Cassie 13:12
Yes.

Josh 13:13
And the problem is, folks, oh, go ahead.

Cassie 13:17
And one kind of, like bullet down from time is activities and how that time is being spent?

Josh 13:25
And sex. I mean, really, you could put it all under decisions.

Cassie 13:28
Yeah, I was just saying, like, there's definitely like, under time, there's like, equal sex and-

Josh 13:36
Equal sexual activities.

Cassie 13:39
And also like, activities as far as like what you're doing for dates and going places and things like that.

Josh 13:48
And so there's a couple problems here with this folks, right, which is, so I just want to start off and say that looking at your relationships, in terms of equality is just a bad metric. And I don't care what the general wisdom may be on that, right. Because when you do that, when you're looking at things as far as needing to be the same...

Josh 14:19
Number one, you're taking away from the awesomeness of non monogamy. Right? And building these custom relationships. But the bigger thing, I want to talk about this first, is it just doesn't work. Because people are different. And every situation is different and every person has different needs and every relationship has different needs. And when you're trying to make everything look the same, you aren't letting anything work in the way that it needs to work.

Cassie 14:58
Yeah,

Cassie 14:59
And you end up creating, well, first off, you end up creating conflict in your own relationships, right? Because you aren't getting what you need, or your partners aren't getting what they need. But you also end up creating, like, conflict between metamours, you end up having the other sides of the hinge kind of having tit for tat. And, you know, oh, if that one has this, and I'm supposed to have that, and going back and forth, and that's never a game that anybody wants to be in.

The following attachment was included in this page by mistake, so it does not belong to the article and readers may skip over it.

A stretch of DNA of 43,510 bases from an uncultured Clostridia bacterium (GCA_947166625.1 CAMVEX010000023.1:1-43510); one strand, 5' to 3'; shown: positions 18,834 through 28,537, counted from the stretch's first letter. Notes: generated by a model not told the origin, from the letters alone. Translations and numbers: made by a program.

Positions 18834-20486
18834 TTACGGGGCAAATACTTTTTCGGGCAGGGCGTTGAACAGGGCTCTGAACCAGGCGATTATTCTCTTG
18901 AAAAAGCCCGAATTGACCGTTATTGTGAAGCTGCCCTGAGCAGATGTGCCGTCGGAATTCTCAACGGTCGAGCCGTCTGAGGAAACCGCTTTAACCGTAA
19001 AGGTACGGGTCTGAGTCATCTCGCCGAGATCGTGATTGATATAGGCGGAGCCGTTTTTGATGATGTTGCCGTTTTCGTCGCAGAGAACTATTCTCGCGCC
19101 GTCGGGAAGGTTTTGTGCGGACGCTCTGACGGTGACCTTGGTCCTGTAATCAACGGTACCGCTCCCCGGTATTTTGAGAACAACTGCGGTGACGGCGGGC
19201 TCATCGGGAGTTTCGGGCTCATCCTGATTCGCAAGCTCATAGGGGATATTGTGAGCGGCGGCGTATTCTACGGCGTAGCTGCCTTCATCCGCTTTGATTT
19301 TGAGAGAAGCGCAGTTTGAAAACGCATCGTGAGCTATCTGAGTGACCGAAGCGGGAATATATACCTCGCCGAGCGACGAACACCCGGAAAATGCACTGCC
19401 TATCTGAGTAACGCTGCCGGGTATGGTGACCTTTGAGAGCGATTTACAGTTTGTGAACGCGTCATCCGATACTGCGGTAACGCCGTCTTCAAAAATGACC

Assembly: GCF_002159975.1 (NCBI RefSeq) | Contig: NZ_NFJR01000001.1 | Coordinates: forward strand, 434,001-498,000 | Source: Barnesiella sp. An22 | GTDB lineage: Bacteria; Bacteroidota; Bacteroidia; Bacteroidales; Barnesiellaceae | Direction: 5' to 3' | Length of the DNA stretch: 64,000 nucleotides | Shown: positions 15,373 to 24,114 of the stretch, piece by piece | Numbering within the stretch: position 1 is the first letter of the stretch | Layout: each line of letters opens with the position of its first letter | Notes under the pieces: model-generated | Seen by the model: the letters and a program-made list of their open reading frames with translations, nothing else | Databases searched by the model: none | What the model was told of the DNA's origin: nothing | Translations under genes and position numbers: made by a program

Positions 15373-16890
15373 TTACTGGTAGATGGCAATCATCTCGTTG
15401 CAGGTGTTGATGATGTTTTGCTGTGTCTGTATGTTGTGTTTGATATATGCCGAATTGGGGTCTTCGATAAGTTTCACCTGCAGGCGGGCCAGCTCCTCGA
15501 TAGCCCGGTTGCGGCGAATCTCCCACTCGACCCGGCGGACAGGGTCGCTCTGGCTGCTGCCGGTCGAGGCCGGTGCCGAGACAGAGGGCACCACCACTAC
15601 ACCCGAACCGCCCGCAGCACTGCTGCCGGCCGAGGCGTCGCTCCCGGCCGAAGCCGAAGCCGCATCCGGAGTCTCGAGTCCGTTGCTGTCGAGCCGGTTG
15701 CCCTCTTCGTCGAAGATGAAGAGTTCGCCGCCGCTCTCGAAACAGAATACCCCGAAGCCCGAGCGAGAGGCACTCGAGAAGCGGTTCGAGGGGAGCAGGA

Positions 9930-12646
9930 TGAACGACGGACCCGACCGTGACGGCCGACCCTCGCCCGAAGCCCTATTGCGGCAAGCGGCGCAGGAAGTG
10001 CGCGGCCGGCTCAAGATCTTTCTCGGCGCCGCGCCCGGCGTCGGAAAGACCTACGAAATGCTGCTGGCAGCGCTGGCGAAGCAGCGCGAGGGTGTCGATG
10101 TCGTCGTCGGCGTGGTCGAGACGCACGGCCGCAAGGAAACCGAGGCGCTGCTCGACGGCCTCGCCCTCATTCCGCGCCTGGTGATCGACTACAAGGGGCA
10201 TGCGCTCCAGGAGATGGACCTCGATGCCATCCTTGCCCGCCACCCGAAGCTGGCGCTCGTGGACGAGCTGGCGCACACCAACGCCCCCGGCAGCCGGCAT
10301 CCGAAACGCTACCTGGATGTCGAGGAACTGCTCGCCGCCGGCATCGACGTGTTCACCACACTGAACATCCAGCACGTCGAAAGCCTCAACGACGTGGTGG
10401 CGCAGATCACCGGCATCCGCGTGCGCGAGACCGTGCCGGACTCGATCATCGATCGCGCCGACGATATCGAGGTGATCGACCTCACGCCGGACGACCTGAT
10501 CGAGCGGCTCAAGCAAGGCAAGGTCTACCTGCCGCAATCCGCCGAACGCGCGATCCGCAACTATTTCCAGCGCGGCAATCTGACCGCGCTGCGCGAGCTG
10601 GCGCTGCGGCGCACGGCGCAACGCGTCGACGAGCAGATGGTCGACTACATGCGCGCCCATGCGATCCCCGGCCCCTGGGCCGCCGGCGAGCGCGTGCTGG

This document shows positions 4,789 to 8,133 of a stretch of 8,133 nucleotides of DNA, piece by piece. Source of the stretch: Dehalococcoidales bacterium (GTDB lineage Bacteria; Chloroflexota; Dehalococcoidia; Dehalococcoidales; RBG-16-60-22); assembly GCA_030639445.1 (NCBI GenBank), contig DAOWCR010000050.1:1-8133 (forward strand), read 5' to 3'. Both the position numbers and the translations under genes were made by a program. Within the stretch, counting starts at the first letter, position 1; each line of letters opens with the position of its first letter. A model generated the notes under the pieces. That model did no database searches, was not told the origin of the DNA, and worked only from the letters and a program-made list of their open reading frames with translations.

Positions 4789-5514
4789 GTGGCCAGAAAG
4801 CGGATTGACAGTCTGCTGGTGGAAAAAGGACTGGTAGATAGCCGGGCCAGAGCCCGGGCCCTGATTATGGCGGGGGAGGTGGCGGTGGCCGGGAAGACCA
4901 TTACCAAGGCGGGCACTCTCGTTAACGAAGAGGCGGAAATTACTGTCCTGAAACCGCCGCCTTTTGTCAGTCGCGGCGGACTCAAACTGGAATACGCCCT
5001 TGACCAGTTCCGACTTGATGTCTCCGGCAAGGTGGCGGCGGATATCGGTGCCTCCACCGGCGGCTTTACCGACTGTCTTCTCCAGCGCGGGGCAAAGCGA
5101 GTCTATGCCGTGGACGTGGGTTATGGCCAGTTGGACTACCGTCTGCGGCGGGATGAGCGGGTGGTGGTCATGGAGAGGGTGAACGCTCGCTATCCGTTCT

Josh 15:32
Yeah, this is a good point. So folks, if you ever have been or are currently in a situation where it feels like you're keeping score, right, like, well, they had two nights, so I had two nights, so they got one blowjob, so I get one blowjob...

Josh 15:52
That's never a good place to be. And it is definitely a sign that - because this is what happens. Because when everything becomes about things being the same, then you have to keep score to see what's the same, and what's not. And that's just a miserable thing. But the problem is, it doesn't work, right. Because again, you're not treating each relationship and each person as unique at this point. You're back to trying to shove people into boxes, right. And it winds up not being healthy, because people aren't getting their needs met, they're keeping score. They're not focused on their relationship and what they want or need here, they're focused on this other relationship and what this person's getting. Right. And so it just doesn't work. And it creates a ton of conflict, and a ton of jealousy, and maybe more than anything, and an enormous amount of people's needs not getting met.

Josh 16:49
Would you agree with that?

Cassie 16:50
Yeah.

Josh 16:52
So there's that. That's the first thing. And then I think the second thing about it is you're really taking away from a big piece of what makes non monogamy special. Right? Which is the ability to have different relationships with different people, based on where you're both at as people and in the world.

Cassie 17:32
Yeah, I mean, I can give our relationships an example. You and I have much more higher sex drives and need more time for sex. Amanda, not so much. And so like, if we were keeping tat for that, like, that would get really, really stressful really quickly.

Josh 17:51
Actually, let's take this back. There was a point in time, not with Amanda, but with a previous partner where it did.

Cassie 17:59
Yeah.

Josh 17:59
Do you remember?

Cassie 18:00
Like almost a decade ago, but yeah.

Josh 18:01
Yeah. Because we wanted everything to be equal and balanced. They had a much lower sex drive, so we just weren't having sex. And that didn't work out well for anybody.

Cassie 18:11
Much lower sex drive.

Josh 18:12
Much lower.

Cassie 18:13